Meanwhile, Aragorn (Viggo Mortensen), heir to the throne of Gondor, and Gandalf (Ian McKellan), the immensely powerful wizard, are doing their best to rally mankind for a last stand against Sauron, the evil entity who made the ring originally and now wants it back. Sauron’s army of orcs is gigantic, while the number of fighting men has been drastically reduced by the battles seen in the earlier films. (Rumor has it that the artificial intelligence program for the huge battle effects originally had the army of Men flee from the Orcs rather than fight them, the numbers were so overwhelming. Apparently the programmers had to dumb it down for it to let the men be brave and fight.)
The battle scenes are epic, and manage to top the incredible battle at Helm’s Deep from the previous film. These include not only the orcs we’ve grown to know and loathe over the course of the films, but mercenaries on gigantic Oliphaunts (think an elephant, but bigger, meaner, and with more tusks) and an army of ghostly warriors. The Men are terrified but stand and fight, first for the city of Minas Tirith and then for the hope that Frodo will succeed in his mission.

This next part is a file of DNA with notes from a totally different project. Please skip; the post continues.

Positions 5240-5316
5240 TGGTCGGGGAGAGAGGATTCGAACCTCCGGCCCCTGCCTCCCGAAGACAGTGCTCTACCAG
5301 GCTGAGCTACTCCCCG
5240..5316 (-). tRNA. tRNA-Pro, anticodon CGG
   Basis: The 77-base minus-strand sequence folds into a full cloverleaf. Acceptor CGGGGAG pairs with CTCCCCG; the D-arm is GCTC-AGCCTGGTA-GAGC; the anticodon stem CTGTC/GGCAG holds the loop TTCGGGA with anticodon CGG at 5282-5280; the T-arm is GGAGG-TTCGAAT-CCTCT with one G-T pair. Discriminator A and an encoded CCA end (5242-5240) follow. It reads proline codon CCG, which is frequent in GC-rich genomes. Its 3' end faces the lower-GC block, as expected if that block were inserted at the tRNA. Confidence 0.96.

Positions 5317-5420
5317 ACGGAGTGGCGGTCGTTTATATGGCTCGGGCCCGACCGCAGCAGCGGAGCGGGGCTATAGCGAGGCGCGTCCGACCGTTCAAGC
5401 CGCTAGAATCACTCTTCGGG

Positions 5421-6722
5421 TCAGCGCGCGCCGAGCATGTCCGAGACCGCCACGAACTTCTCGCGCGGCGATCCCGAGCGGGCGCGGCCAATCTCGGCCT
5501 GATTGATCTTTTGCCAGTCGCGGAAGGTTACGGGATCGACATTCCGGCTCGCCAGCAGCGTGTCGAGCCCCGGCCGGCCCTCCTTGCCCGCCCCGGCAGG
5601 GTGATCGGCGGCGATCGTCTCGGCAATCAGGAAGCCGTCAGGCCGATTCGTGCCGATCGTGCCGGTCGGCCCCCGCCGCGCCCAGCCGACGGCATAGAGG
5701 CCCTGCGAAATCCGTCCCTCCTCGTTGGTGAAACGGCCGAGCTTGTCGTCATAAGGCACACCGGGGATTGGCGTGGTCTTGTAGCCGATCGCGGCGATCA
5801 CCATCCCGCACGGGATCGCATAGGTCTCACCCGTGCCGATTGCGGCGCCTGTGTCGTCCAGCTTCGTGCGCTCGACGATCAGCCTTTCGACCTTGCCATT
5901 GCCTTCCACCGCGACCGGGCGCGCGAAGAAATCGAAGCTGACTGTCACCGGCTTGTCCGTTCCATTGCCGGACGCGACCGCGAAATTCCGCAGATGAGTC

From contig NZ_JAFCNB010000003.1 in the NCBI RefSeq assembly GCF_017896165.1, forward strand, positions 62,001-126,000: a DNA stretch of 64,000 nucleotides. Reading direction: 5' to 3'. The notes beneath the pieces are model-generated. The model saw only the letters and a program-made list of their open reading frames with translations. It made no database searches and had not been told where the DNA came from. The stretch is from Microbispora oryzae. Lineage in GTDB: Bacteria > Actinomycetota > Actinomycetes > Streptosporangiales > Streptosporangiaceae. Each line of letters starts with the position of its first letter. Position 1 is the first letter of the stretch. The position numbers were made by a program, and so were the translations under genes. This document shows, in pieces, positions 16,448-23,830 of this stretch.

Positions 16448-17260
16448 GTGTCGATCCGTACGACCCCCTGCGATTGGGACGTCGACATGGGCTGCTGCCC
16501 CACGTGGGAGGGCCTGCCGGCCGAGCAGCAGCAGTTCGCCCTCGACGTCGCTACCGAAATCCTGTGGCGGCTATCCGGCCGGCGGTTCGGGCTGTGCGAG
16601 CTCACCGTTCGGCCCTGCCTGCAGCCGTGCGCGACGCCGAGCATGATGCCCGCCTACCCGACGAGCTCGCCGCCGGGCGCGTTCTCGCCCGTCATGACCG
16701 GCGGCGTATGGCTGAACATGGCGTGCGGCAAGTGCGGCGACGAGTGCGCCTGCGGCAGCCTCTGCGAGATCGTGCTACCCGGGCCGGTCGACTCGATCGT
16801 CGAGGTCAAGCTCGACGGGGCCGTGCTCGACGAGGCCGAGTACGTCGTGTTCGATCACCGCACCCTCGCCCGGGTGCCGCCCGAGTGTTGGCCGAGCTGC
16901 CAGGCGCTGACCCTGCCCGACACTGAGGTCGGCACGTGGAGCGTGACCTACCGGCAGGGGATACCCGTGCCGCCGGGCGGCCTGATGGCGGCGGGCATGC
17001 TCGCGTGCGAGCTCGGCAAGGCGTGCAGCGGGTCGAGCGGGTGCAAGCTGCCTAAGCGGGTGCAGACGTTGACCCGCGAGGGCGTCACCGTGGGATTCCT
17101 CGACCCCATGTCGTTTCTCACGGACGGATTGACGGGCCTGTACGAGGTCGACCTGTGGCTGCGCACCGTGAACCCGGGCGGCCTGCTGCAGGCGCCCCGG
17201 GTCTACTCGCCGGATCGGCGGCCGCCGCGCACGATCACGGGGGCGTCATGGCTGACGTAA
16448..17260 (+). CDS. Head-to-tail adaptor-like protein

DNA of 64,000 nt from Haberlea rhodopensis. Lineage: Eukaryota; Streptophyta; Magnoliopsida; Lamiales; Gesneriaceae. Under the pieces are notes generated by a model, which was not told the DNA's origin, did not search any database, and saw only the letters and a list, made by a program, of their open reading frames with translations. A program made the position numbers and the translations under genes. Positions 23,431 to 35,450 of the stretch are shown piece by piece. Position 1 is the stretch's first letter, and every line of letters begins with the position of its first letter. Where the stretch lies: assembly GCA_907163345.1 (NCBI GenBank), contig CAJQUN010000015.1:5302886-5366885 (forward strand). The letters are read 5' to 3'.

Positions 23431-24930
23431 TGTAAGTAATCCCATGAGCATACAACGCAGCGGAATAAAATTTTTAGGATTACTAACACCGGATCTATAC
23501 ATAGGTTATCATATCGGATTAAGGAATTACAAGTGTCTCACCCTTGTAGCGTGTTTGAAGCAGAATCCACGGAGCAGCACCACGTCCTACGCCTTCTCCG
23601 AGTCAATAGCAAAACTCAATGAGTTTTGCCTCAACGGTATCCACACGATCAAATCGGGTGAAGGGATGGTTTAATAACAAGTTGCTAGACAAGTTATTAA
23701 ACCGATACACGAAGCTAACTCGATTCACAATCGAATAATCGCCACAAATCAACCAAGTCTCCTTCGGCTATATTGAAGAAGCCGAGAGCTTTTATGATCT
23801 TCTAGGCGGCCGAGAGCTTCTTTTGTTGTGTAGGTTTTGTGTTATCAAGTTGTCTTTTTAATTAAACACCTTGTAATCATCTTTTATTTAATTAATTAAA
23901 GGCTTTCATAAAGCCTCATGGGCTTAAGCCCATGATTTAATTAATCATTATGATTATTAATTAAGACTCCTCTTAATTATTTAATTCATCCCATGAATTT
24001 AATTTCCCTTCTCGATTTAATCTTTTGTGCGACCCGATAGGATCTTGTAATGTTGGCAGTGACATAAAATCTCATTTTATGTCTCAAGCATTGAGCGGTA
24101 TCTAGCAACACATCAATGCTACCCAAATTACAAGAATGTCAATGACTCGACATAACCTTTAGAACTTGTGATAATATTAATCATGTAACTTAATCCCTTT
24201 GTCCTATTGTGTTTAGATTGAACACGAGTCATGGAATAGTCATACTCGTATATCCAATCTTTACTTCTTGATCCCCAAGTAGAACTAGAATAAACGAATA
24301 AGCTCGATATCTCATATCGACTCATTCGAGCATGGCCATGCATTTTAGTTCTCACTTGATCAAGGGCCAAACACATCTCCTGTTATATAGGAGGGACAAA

These are battles which should be hopeless, and it’s uplifting to watch the soldiers fight in spite of their fear. Even the Hobbits Merry and Pippin (Billy Boyd and Dom Monaghan), who mostly provided comic relief in the earlier films, can be seen holding their own on the field.
Less uplifting, however, are the improbable scores of women running screaming through the city while it’s being attacked. Minas Tirith was a city designed with war in mind, there were safe places for noncombatants. Jackson, however, seems determined to have screaming and wailing women around just about every major battle (remember Helm’s Deep in the previous film?).
The climactic sequence is incredibly intense, and Jackson’s decision to have a long denouement is a good one. He left out a major sequence from the books but there’s still a long way to go after the Ring has been destroyed. It’s a pleasure that he kept the poignantly happy final ending of the books – Frodo may have saved the world, but the toll on him is high and nothing will ever be the same. People may argue that the film glorifies war, but it doesn’t flinch from the price war demands on the hearts and minds of combatants.
Overall, this is an excellent conclusion to the movie trilogy. Fans of the books and newcomers alike will doubtless find themselves affected by it – thrilled by the battle scenes and touched by the emotion that runs deeply through it. It’s rare to find an action movie in which just about every central character cries on screen at some point. While the immature may snicker, others will find the deep feeling of this movie refreshing. Jackson handles it well, and while it is occasionally obvious that he’s not all that experienced a filmmaker, he clearly loves the story and the characters and that love shines through the film.